to abandon the requirement in the template to build the hip joint from 3/4'' tube and use 1/2'' instead. 3/4'' tubing isn't available at the aforementioned hardware superstore and would be too large to go through some of the plasticard structures indicated in the plans anyway. Another modification I have made is to build the middle portion of the "waist" in such a way as to make the two "walls" that the tube now tuns through from foamboard (which necessitated making that portion of the model from 3 separate plasticard sections rather than one, as the two joining sections were now separate foamboard pieces. If you refer to the plans p. DWG-WH-106 you'll see what I mean - I'm referring to the template in the upper left of the page, the sections marked with hatching and "A"). I made a similar amendment to the two cuboid "hip"sections on the plan. I actually cut just the four sections in a strip (from "A" through the blank, the section marked with a ring and the next blank) and cut a square of foamboard to close just one end of the box. In each of the foamboard sections (the two in the waist and the section in each hip) I cut a circular hole to accept the tubing (very tricky in the hip joints as they're barely an inch across). The tubing was first pushed through the waist, centred and glued and the each hip was added - open end towards the waist - and glued. The result is a very strong piece as the tubing that runs through the whole thing adds an awful lot of rigidity. Just for interest, if anyone is intending to copy the method, the tubing needs to be 7'' long.

So here's the picture so far with the legs attached. As promised I've included some items to scale the image - an Imperial Guardsman and a steel rule - (15cm/6'' long).

The hips have an unintentional slant to one side - not much I can do about that at this point, but I'll try and work with it for the rest of the build and see if I can exploit it to lend the model some "animus". With the legs standing basically upright and side by side there's little feeling of movement otherwise. Again there's not much I could have done about that as I didn't see it coming and it would have needed a redesign (especially of the feet) as one would have to have been bent so just toes were resting on the ground and the heel was off.

Another change (which unfortunately doesn't come across too well in the above photo) that has taken place since the last update is that a considerable amount of work has gone into adding detail to the model - a layer of additional plasticard (the black areas) have been added to the legs to represent armour plates. The shin armour has had more armour added too, but in white plasticard.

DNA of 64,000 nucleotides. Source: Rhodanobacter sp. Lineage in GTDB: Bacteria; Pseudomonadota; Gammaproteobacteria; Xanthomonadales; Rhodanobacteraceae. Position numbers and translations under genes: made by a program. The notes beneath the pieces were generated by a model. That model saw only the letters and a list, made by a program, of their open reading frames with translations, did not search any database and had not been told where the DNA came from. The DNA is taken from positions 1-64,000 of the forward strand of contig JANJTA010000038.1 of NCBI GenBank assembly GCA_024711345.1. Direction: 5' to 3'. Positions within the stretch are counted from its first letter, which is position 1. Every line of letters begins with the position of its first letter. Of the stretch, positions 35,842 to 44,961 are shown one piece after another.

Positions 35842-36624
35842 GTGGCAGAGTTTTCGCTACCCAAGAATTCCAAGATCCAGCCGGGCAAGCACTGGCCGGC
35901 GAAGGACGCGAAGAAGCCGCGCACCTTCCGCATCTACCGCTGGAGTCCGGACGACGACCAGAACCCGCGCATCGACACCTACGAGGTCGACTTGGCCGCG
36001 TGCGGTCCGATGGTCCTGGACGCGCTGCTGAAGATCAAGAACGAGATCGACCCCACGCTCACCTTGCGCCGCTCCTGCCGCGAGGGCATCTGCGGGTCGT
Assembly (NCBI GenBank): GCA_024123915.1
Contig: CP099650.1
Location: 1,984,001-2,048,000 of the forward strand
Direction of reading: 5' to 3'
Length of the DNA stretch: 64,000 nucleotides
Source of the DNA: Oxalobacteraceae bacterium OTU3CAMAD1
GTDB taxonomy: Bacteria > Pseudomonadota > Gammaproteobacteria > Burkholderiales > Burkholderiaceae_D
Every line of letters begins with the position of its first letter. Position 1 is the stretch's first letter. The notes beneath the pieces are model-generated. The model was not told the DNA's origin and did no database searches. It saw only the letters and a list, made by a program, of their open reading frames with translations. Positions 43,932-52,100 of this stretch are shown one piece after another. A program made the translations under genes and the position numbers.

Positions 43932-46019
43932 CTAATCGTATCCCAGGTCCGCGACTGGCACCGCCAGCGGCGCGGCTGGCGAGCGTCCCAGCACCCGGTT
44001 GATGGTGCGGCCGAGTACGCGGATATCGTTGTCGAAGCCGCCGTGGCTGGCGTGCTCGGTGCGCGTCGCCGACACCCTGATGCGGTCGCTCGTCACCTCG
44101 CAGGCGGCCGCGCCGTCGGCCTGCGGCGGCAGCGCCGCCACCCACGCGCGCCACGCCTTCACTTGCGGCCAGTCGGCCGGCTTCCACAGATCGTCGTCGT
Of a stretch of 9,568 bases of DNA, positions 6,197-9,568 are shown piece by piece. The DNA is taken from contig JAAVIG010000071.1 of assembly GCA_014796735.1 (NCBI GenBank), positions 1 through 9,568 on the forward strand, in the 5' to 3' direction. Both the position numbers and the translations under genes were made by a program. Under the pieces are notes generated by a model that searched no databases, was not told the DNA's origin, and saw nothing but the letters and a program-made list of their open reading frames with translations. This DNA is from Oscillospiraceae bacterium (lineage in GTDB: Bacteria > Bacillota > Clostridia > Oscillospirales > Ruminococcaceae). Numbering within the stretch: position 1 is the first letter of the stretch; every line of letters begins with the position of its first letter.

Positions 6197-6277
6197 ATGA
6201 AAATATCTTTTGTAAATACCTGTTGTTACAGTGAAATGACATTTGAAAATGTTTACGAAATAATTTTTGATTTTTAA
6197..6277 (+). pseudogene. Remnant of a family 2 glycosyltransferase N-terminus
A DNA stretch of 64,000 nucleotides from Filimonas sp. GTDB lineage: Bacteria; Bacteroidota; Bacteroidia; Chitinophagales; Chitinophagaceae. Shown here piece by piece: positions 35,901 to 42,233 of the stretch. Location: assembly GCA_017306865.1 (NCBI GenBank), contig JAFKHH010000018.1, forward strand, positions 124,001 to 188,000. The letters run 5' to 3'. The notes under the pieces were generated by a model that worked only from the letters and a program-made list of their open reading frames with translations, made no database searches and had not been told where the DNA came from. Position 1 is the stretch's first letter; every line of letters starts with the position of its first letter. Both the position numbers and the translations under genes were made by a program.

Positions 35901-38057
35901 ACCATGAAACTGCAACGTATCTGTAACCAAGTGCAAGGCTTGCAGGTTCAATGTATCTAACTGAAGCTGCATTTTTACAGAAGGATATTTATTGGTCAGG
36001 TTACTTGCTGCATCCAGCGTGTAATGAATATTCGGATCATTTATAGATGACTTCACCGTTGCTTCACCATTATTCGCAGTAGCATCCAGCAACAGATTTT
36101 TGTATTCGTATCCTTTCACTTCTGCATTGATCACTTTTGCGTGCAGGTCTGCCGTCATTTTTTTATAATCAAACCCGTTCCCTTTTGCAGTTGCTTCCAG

Next in the plan is to cap the ends of the hip tubes, add the model to a base and start the filling of gaps with modelling putty and adding detail (rivets, hooks, chains, insignia etc.). I'm going to try and discipline myself to do this before I start construction of the upper half of the model - I've written several times so far about filling and so on but not done any yet. the build itself's been too tempting. There are also some pistons to add into the upper-knee joints which I should have added whilst gluing the upper legs in place - they're going to be awkward to fit now.


Titan Build Project - Update 9 (18/11/2008)

A long, long overdue update. I've been busy working on another scratch-build project and the Titan was sidelined but is now back with a vengeance!

The upper carapace was next to be built. This is a multi-section part of the model - 6 pieces in all (without including the head). The main piece which runs from front to back and is basically the Titan's torso in that it attaches directly to the hips and the shoulders hang from it. It is effectively a box with dimensions approx 2''x2''x5'' - that's a large hollow on a model this size and needs re-inforcement so a large chunk of foamboard has been inserted inside. The hip spacer is shown on the plans as a 5mm deep folded-card box. Foamboard happens to be 5mm deep so for strength I used some of that, cut to shape (actually I layered two pieces to make the hip spacer 10mm deep - this was done because I intend to make my weapons removable and it didn't look to me as though I was going to have much room to manoeuver the weapons in and out).

Another variation from the plans was that I cut a length of 1/2'' plastic tube and ran it through the lower hip joint, up through the two 5mm hip spacers and into the torso section, for strength. This has added a lot of rigidity to the hip spacers which flexed a lot after the first build effort - they were almost certainly going to break apart at some point.